The ruling of the European Court of Justice (ECJ) on the so-called “right to be forgotten” means that since May 2014, search engine providers have been obliged, under certain circumstances, to remove links relating to personal information from their search results. This decision has been much-discussed, and its impact on freedom of information and speech are hard to foresee.
Do search engine operators get to decide what content should be searchable online and what shouldn’t be?
Is the ECJ’s judgement on the “right to be forgotten” an attack on freedom of information? What challenges will its implementation bring with it in practice?
What might a generally-acceptable solution to this issue look like?
These questions and more were discussed by prominent specialists from politics, economics and the media on 26 March 2015 in Berlin’s Meistersaal.
17.30 – Welcoming Remarks
Philipp Otto, Project Leader, “Does Germany Need a Digital Codex?”, Founder and Executive Director of iRights.Lab
17:35 – Welcoming Remarks and Introduction
Matthias Kammer, Director of the German Institute for Internet Confidentiality and Security (DIVSI)
17.45 – Keynote: “What Is the Social Meaning of Memory?”
Sabine Leutheusser-Schnarrenberger, former German Federal Justice Minister, member of the Google Deletion Advisory Panel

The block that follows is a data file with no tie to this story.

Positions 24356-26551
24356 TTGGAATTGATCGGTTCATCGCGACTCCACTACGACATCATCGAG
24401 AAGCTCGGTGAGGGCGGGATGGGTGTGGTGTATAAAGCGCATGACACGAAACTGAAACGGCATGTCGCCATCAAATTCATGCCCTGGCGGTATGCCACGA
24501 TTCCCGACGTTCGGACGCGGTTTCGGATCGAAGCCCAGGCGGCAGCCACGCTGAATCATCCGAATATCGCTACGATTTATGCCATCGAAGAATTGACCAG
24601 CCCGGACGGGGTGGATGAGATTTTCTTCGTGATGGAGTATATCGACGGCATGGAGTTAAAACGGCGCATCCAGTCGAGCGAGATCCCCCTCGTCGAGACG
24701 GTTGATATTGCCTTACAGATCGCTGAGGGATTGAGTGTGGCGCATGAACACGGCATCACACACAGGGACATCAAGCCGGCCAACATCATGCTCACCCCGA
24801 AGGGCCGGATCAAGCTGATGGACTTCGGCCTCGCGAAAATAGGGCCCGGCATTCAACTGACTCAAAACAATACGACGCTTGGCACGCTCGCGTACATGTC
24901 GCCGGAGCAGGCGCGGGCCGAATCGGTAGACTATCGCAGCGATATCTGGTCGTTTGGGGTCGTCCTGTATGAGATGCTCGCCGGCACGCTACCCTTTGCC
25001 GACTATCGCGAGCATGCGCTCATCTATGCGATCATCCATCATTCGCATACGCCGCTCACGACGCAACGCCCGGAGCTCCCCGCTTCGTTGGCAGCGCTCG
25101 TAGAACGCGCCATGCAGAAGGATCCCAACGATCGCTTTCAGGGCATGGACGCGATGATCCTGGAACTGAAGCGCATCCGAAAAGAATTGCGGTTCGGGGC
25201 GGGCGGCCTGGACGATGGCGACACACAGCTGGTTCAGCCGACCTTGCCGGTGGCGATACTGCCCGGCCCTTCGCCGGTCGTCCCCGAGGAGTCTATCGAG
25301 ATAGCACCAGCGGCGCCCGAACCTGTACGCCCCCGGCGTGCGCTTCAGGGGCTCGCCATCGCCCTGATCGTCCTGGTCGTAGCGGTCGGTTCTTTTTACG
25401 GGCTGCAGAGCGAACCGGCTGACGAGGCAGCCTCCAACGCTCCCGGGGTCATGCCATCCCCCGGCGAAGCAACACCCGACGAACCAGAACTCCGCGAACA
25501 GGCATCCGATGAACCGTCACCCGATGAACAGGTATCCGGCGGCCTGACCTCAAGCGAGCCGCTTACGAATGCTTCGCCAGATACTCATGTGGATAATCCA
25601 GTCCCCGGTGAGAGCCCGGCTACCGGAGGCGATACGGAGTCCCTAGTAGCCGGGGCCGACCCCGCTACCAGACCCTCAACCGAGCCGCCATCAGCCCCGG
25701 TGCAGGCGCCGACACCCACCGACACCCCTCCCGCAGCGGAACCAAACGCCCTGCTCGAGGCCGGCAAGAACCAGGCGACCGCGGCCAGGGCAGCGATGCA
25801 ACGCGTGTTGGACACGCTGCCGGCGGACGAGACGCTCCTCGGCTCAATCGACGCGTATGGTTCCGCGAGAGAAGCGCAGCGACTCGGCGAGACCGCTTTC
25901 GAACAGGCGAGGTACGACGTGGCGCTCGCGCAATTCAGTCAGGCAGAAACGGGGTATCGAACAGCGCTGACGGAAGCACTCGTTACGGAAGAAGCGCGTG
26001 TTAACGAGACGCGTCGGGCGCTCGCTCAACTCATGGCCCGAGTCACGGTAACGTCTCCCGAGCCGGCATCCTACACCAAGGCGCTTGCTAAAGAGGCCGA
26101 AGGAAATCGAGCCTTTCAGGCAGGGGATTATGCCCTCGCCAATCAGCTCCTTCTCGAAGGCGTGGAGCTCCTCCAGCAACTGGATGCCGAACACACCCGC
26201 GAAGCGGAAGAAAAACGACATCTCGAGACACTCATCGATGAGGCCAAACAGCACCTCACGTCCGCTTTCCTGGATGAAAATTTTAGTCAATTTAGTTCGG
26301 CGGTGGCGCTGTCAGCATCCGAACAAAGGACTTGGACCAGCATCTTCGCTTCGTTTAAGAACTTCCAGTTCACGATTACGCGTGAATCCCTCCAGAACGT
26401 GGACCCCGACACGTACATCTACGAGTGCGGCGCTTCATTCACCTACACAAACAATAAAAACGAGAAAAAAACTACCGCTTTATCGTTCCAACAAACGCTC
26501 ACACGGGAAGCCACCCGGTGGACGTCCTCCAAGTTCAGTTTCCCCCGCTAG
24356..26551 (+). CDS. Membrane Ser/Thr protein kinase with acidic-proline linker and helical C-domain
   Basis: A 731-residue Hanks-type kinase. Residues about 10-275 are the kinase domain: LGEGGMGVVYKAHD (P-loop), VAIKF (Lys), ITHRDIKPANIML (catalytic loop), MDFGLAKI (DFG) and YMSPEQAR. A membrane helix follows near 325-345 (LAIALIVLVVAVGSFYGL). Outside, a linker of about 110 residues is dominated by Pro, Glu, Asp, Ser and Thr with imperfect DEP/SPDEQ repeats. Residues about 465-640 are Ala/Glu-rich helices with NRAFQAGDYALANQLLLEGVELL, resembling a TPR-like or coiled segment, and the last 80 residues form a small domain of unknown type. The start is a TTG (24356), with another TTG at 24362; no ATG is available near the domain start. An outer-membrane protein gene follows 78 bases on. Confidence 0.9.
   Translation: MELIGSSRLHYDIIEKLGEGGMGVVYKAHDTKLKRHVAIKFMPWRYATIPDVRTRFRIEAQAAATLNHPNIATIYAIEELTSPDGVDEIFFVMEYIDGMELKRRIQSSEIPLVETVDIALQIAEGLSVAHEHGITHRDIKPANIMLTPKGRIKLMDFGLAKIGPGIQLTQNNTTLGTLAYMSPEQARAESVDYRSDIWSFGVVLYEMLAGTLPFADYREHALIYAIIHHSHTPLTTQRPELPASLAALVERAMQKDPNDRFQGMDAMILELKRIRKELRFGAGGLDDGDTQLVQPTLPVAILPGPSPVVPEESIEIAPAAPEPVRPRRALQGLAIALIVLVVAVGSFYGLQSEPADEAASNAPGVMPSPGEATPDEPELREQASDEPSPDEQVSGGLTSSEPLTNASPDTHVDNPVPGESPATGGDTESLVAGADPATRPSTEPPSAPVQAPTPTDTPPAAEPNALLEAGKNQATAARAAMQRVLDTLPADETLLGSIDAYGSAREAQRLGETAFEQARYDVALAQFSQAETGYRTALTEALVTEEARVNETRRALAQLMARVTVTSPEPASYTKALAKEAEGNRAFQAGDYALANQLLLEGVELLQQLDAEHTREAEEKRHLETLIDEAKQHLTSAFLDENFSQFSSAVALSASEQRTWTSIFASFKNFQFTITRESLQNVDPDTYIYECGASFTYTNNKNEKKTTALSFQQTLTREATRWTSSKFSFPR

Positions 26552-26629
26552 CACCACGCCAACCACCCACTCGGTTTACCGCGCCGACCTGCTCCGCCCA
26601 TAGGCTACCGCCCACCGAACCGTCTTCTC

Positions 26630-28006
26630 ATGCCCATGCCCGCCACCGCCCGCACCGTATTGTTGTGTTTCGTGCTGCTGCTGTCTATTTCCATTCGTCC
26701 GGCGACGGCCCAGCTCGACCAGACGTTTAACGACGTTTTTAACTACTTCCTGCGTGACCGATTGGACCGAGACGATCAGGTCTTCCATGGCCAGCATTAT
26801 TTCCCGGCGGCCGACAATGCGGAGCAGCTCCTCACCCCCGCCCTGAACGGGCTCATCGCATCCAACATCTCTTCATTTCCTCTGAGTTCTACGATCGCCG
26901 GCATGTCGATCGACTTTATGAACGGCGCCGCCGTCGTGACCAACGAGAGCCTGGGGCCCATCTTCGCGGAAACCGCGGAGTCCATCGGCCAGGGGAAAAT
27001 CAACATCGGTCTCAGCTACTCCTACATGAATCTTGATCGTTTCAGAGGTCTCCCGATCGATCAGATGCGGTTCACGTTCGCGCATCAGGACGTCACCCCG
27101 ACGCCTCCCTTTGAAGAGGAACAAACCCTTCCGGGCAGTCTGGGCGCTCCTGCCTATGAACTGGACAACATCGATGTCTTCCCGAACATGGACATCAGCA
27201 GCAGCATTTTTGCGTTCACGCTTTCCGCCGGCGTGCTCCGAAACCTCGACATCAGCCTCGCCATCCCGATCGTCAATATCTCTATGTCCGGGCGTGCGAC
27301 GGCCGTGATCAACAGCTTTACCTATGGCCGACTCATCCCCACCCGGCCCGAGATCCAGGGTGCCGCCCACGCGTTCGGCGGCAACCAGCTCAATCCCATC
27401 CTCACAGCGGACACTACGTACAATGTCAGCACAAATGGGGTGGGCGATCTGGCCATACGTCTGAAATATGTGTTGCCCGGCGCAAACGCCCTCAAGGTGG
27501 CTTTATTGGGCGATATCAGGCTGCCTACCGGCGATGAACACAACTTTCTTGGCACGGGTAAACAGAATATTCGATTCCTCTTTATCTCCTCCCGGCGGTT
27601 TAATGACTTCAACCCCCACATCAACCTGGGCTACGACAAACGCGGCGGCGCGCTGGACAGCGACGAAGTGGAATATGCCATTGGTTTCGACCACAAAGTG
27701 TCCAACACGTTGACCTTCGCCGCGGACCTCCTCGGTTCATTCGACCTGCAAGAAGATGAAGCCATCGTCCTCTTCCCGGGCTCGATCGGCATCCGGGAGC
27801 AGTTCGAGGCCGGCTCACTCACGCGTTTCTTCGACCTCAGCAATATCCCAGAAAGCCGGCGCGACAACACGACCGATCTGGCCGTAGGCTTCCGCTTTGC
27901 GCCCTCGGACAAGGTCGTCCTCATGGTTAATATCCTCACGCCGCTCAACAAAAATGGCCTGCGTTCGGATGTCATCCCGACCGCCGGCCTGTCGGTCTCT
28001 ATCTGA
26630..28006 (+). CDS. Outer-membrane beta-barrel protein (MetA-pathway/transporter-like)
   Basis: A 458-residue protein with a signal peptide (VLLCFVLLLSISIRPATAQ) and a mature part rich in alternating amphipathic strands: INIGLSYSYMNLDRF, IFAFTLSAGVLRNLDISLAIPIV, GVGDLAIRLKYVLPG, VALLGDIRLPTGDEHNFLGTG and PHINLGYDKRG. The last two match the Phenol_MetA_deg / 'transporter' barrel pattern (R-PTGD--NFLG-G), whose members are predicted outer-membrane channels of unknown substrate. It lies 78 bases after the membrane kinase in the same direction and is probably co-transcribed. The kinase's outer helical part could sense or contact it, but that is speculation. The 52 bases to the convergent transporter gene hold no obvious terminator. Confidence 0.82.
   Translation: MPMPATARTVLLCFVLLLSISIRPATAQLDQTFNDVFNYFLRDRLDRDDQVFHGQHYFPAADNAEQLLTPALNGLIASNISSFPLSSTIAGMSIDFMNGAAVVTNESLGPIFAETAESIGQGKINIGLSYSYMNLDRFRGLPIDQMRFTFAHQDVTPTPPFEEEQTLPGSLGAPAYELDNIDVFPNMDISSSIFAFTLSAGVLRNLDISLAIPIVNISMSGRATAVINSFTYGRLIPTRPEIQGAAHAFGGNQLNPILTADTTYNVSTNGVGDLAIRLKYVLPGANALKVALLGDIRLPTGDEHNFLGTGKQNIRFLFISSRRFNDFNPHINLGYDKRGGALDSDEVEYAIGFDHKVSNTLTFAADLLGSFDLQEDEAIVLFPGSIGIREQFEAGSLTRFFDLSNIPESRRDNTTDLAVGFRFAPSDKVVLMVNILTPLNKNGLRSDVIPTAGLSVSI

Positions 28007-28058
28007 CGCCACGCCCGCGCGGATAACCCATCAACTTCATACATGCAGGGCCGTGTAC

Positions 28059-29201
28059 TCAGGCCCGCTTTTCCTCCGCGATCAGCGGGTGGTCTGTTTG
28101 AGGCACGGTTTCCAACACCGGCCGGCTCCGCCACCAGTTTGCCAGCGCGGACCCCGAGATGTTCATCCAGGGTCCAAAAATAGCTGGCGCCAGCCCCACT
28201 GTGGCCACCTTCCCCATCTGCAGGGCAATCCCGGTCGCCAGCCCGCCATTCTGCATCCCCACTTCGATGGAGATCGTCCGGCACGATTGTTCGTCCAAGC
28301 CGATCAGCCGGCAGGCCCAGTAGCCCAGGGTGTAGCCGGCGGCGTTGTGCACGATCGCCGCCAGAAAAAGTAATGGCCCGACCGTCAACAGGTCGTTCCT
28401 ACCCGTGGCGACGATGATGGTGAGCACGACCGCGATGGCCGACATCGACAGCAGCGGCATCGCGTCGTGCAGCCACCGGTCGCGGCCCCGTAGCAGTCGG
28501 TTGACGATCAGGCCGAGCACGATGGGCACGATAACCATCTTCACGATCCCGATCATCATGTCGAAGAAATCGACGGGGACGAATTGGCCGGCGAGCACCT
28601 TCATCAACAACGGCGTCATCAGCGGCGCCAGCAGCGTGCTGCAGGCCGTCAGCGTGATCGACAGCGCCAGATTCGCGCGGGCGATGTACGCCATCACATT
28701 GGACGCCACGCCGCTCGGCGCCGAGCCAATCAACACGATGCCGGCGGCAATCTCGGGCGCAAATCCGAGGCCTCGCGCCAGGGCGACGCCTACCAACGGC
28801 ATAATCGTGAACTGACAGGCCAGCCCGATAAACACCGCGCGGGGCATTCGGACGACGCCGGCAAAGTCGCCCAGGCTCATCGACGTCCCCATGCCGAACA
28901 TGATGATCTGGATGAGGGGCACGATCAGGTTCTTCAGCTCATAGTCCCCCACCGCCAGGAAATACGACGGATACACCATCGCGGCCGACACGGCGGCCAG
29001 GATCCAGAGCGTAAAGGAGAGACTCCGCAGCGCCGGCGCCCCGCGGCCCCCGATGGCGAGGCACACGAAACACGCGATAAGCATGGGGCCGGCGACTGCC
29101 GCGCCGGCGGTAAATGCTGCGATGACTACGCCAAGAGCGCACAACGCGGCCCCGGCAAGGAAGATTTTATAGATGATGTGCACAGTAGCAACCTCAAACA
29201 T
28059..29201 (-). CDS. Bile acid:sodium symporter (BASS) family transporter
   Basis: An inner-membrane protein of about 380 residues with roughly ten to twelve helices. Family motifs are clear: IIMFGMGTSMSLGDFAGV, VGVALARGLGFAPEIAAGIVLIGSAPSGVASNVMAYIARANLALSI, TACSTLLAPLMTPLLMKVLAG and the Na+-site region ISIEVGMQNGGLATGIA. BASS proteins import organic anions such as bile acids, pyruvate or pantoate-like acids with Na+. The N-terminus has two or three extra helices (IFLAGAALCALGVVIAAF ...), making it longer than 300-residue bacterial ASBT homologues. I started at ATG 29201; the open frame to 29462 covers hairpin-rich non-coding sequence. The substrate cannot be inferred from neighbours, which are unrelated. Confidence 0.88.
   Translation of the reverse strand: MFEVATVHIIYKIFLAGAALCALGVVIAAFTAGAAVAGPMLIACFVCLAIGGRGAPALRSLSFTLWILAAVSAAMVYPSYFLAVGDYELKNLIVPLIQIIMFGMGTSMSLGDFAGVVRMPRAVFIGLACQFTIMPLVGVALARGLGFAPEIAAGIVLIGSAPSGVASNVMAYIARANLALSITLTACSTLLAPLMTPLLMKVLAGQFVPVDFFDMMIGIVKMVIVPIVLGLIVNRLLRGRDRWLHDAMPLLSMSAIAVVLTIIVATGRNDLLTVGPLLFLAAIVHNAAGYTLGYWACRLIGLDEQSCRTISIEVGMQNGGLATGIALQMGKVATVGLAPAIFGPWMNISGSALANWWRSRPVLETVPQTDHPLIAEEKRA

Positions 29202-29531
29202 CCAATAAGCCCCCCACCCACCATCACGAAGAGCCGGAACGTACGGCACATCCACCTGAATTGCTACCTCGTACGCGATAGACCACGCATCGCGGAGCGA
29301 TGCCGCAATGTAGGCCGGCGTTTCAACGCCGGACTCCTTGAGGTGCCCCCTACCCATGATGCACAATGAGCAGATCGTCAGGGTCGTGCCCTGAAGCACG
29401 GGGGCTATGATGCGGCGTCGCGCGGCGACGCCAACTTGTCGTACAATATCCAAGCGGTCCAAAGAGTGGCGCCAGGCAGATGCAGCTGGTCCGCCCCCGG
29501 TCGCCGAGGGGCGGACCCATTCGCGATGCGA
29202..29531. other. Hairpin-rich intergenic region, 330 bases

18.00 – “The ECJ Ruling in a Nutshell”
Dr. Till Kreutzer, Partner, iRights.Law
18.10 – Debate I: “Attack on Freedom of Information? What Should Be Done?”
Katharina Borchert, CEO, Spiegel Online
Dr. Ole Schröder, MdB, Parliamentary Under-Secretary for the German Federal Minister of the Interior
18.30 – Debate II: “Business as Judge — a Model for the Future?”
Dr. Eva Flecken, Director of the Berlin Bureau, Sky Deutschland
Ulrich Kelber, MdB, Parliamentary Under-Secretary for the German Federal Minister of Justice and Consumer protection
18.50 – Panel Discussion: “The ECJ Ruling Put to the Test”
Jan Philipp Albrecht, MdEP, Acting Chair of the Committees of the Interior and of Justice
Konstantin Klein, Chief Editor, Deutsche Welle
Jan Kottmann, Head of Media Policy/Senior Policy Counsel DACH Google Deutschland
Michaela Schröder, Data Protection Expert for Verbraucherzentrale Bundesverband e.V.
19.20 – Questions from the Floor
19.40 – Summing-up
The event was hosted by Prof. Dr. Frank Überall, Cologne/Berlin College of Media, Communications and Economics and Matthias Kammer.
This event was part of the project “Does Germany Need a Digital Codex?” which the iRights.Lab carried out on behalf of the German Institute for Internet Confidentiality and Security (Deutsches Institut für Vertrauen und Sicherheit im Internet, DIVSI). After the first part of the project raised the question of whether a digital charter codex establish the social norms which were lacking in the internet, the second section took a concrete look at the topic of “Big Data”. The project leader was Philipp Otto, Founder and Executive Director of the iRights.Lab.
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